The Hyakumantō Dhāraṇī is the earliest printed text to have survived in Eastern or Western cultures that can be verifiably dated, predating the movable type of Gutenberg by some seven centuries.

In the year 764 CE, the Empress Shōtoku (称徳天皇) commissioned one million (hyakuman) miniature wooden pagodas (tō) for distribution to ten major Buddhist temples in Japan. Known collectively as the Hyakumantō (百万塔), each contained a small scroll on rice paper with a Buddhist mantra or prayer (dhāraṇī), which was most likely printed on a bronze tablet – although some scholars suggest wooden blocks were used.

The Mahayana branch of Buddhism had reached China from India towards the end of the Han period, around 150 CE. It spread from China to Japan in the 6th century CE, where it quickly established itself as the primary form of Buddhism. In Mahayana devotional practice a dhāraṇī is a charm or prayer. Each of the Hyakumantō contained a dhāraṇī from the body of texts known in Sanskrit as the Vimalasuddhaprabhasa mahadharani sutra, and in Japanese as Mukujōkō daidarani kyō (無垢淨光大陀羅尼經). The sutra had been translated into Chinese by the Central Asian monk Mituoxian between 680 and 704 CE, and was one of the key sutras of Empress Shōtoku’s period. Chinese was the principal language of worship, as there was no formal standardisation of written Japanese at this early date; consequently, the dhāraṇī contained in the Hyakumantō were printed in Chinese script. As well as being intended for the expiation of sin and the accumulation of religious merit, the prayers were believed to have apotropaic powers, which meant that each of these diminutive pagodas was in essence a protective talisman to ward off evil spirits. Each of the Hyakumantō contained one of four prayers, known in Japanese as the Kompon, Jishinin, Sorin, and Rokudo. The Hyakumantō Dhāraṇī were dedicated and distributed to the ten major temples in Japan at the time: Sadai-ji, Daian-ji, Shitennô-ji Yakushi-ji, Tôdai-ji, Hôryu-ji, Sûfuku-ji, Kôfuku-ji, Genkô- ji, and Kôfuku-ji, where they were housed in specially constructed halls known as shōtōin.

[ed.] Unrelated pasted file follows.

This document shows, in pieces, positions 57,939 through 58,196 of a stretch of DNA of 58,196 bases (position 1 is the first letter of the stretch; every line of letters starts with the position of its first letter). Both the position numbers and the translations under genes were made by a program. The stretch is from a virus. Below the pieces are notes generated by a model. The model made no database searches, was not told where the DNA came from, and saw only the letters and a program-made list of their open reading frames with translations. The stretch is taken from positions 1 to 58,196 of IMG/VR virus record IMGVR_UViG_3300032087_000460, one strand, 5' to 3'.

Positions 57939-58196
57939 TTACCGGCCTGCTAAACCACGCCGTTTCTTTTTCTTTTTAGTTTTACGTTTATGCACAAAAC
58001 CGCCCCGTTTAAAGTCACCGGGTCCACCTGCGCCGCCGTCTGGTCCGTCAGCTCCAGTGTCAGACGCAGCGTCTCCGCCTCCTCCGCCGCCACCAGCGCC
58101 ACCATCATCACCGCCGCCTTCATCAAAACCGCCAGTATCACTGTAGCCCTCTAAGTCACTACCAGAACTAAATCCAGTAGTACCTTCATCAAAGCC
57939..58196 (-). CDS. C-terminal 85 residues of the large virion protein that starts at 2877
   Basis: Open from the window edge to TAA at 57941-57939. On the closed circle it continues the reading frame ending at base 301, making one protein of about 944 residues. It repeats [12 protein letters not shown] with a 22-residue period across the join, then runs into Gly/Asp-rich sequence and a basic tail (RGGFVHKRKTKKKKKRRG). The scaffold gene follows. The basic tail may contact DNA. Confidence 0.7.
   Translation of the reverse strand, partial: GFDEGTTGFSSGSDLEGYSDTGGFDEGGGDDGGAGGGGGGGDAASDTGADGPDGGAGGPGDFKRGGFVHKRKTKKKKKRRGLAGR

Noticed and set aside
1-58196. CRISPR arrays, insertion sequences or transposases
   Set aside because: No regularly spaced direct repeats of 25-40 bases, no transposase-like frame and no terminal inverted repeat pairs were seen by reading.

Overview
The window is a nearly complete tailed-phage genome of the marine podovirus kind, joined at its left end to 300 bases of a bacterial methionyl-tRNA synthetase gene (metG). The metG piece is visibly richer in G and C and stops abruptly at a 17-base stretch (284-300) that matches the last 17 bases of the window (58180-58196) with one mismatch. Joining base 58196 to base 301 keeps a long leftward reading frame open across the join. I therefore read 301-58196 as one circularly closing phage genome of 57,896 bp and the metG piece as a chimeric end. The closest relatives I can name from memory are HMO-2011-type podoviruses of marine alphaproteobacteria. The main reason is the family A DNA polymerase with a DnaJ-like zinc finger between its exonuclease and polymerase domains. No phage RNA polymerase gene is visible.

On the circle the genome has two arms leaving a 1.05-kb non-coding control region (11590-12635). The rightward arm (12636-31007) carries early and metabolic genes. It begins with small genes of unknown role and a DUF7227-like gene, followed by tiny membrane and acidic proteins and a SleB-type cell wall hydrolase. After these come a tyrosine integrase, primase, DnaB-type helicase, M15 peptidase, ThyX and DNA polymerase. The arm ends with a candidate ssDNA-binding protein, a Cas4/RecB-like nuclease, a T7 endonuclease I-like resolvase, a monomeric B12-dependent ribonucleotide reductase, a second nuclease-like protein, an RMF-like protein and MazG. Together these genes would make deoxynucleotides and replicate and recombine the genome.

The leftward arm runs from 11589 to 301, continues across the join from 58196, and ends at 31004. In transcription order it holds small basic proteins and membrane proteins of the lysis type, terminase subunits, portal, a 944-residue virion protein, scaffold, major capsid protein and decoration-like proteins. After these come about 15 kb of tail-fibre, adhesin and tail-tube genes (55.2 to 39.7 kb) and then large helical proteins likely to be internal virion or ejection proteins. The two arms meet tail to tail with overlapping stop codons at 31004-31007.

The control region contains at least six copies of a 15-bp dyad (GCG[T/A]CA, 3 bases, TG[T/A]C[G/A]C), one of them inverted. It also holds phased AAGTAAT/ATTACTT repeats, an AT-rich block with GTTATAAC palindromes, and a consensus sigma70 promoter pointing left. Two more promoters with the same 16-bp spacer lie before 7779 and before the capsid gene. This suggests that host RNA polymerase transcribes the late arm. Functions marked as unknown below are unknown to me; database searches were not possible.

The earliest record we have of the commission of the Hyakumantō Dhāraṇī is found in the Shoku Nihongi (続日本紀) of 797 CE, a 40-volume work of national history which documents their creation. Although it is questionable whether one million of the Hyakumantō Dhāraṇī were actually made, it would appear certain that at least several hundreds of thousands were – an unprecedented example of mass production in Japan, which came at great personal expense to the Empress. We are certain that a small army of artisans was responsible for their creation: from the evidence provided by a maker’s mark on many of the surviving examples, it has been ascertained that no fewer than 157 artisans were engaged in their production.

There are various theories as to why the Empress of Japan commissioned the Hyakumantō Dhāraṇī. The project commenced in 764 at the conclusion of the Fujiwara no Nakamaro Rebellion (藤原仲麻呂の乱), and continued until the Empress’ death in 770 CE. Her act is formally recorded as a gesture of thanks for the crushing of the rebellion; other sources speculate it was an act of penance stemming from her association with the monk Dōkyō. Quite possibly it was related to both events, but there can be little doubt that at least part of the impetus for it derived from the Empress’ time spent as a nun in the years between her reigns (see below). Ultimately, their commission could equally have served devotional or political aims.